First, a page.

Ethics: A Firm Foundation for Success – The Code of Ethical Standards
Every day our work as fundraising professionals is shaped by the decisions we make. Those daily decisions about what we communicate to donors, how we solicit gifts, and what we do with the gifts entrusted to our organizations have ethical impacts. The Association of Fundraising Professionals (AFP) Code of Ethical Standards provides a framework for the ethical advancement of our profession. As an AFP member, we acknowledge the Code and our adherence to it as part of our annual membership ritual, but how do we use it in our daily work?
The Code consists of 25 standards that fall into four broad categories: (1) Public Trust, Transparency and Conflict of Interest; (2) Solicitation and Stewardship of Philanthropic Funds; (3) Treatment of Confidential and Proprietary Information; and (4) Compensation, Bonuses and Finder’s Fees. As the vice president of development for Meals on Wheels PLUS for Manatee, I’ve relied on the Code to guide my decision-making. The following are real-life examples from several fundraising professionals, including myself, holding the Advanced Certified Fund Raising Executive (ACFRE) credential, as they describe their work related to the Code over the last year.
Public Trust, Transparency, and Conflict of Interest: Standards 1-11
I think it is safe to say that none of us want the words “police investigation” involved in our work as fundraising professionals. R. Scott Fortnum, M.A., CFRE, ACFRE, used the Code of Ethics, and his organization’s public adherence to it, as part of a police investigation.
Similar to how our organizational policies, like a gift acceptance policy, set boundaries for the types of gifts we can and can’t accept, the Code offers similar guidance on how we treat confidential and proprietary information.
As the president and chief executive officer of Canada-based Children’s Health Foundation, Fortnum has intentionally rooted the guiding principles of the Code in the daily work of the Foundation. When the child of a long-time donor called and said their mother was not mentally competent and asked the Foundation to return a large donation their mother had made, Fortnum and his team were prepared. “Regardless of the fact that the child did not present Power of Attorney or any documentation confirming relationship with the donor, we were able to show the police, through our donor records, that the gift in question was a typical annual gift for this individual,” Fortnum stated. “The years of relationship and detailed notes on each phone call and meeting gave no indication of any issue. One of the things we have been trained to look for is significant changes in behavior or gift patterns. These were not present. We also provided the police documentation that we follow the Code of Ethical Standards and specifically referenced Standard 4. Our records, along with the Code and the seriousness with which we embraced it, helped the police to determine that no fraud was present,” he added.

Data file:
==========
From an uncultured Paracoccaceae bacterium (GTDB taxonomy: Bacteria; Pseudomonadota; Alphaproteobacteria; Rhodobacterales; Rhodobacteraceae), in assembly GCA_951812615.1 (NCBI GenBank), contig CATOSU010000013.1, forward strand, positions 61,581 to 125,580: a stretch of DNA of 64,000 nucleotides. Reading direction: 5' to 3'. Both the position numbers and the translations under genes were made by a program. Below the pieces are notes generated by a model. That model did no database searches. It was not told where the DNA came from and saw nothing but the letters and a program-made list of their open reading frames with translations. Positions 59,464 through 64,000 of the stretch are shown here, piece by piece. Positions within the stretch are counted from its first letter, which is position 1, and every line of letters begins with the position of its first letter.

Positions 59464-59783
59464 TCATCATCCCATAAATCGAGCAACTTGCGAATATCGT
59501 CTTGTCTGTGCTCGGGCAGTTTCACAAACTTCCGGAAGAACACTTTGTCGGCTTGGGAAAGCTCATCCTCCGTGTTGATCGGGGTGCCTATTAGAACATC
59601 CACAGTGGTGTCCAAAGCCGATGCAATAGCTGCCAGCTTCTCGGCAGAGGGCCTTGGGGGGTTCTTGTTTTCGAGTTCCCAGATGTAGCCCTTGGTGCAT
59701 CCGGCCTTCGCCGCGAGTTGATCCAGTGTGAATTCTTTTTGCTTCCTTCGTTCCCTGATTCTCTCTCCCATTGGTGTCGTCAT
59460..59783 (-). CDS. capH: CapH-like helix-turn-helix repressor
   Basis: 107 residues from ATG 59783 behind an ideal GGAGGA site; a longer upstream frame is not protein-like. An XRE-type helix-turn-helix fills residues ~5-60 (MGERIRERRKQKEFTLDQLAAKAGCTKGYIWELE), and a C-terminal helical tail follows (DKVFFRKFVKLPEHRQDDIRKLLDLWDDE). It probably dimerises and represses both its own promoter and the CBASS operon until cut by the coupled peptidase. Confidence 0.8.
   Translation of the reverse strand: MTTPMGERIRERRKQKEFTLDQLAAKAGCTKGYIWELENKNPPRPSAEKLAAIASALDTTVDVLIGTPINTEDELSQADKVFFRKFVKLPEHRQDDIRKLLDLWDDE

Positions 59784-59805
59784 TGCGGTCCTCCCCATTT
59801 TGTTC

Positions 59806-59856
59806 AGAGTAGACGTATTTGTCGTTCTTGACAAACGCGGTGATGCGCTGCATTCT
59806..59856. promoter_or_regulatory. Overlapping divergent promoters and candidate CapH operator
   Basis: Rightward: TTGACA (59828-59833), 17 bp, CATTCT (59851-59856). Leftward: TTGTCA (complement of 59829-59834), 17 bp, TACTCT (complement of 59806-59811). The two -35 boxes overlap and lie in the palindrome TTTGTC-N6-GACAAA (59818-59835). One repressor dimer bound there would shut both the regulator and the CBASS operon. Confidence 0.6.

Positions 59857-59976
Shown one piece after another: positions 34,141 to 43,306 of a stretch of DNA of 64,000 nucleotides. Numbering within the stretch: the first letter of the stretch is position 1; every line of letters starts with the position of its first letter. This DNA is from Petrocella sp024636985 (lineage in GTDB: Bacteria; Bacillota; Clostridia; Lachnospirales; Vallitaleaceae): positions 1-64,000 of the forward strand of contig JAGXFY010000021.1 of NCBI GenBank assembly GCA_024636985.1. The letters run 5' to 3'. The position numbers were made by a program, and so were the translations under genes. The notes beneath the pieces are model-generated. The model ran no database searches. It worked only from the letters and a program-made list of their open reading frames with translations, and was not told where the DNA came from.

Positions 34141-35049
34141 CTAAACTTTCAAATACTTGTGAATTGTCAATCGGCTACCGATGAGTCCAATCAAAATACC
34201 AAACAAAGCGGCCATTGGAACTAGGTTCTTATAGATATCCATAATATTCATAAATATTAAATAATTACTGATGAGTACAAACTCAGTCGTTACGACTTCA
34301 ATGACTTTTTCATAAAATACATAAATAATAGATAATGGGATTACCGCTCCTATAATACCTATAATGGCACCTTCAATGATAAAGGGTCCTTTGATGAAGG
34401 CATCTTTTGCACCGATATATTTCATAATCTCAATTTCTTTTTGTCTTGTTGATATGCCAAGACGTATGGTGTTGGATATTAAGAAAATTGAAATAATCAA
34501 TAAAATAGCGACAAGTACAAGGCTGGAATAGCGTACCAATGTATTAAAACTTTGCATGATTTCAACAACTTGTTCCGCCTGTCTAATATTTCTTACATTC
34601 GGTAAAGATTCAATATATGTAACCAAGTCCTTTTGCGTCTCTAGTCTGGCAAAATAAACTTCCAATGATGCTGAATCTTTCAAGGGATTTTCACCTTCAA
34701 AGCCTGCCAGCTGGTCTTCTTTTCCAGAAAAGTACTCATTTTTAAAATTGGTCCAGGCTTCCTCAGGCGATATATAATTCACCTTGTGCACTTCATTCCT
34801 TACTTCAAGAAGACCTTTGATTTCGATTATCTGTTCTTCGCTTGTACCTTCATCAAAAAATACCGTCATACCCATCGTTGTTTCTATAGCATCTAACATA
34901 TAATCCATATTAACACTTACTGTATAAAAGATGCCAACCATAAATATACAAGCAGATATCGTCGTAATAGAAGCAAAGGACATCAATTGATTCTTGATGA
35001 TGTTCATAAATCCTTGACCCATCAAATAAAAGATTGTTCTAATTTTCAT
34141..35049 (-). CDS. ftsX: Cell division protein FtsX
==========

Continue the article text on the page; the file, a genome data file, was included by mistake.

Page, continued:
Utilizing the Code as a baseline establishes a firm boundary for organizational leadership to measure fundraising strategies against.
One of the main constants in 2020 was change. As the world was coming to grips with the far-reaching impact of COVID-19 on nearly every facet of our daily lives, the guidelines and information regarding the pandemic were changing by the moment. These constant changes made it hard to know what to expect day by day, making communication with our supporters challenging. Aaron Sanderson, M.A., FAHP, ACFRE, utilized the vast uncertainty of the global pandemic as a springboard to build stronger relationships with donors and garner public trust. As the senior vice president and chief development officer for Kids Help Phone in Toronto, Ontario, Sanderson noted, “During a year of great uncertainty, there has never been a more important time to work at actively building trust with donors and the public. That means sharing when things are good and when things are bad, including our worries and even our mistakes. It felt weird to say ‘I am not sure’ to donors when so much was at stake, and I would normally reply with definitiveness—it felt embarrassing, even. But I think many of the donors I worked with appreciated the honesty and transparency and gratefully received updates when I knew more. It was a cause-before-self moment, often.”
Solicitation and Stewardship of Philanthropic Funds: Standards 12-16
In my position as the vice president of development for Meals on Wheels PLUS of Manatee, in the last year, I used the Code as guidance in garnering donor approval to restructure gifts. For the safety of our senior clients, volunteers, and staff, we suspended some of our programs during the pandemic. I reviewed restricted gifts for the programs impacted in alignment with Standards 14 and 16 in the Code. After we identified the designated gifts, the next step was to engage in conversations with donors to explain our plans and openly present our needs considering the pandemic. These transparent conversations built the bridge for our donors to provide explicit, written consent to repurpose funding to meet immediate needs and allowed for valuable and direct discussions about the importance of honoring donor intent.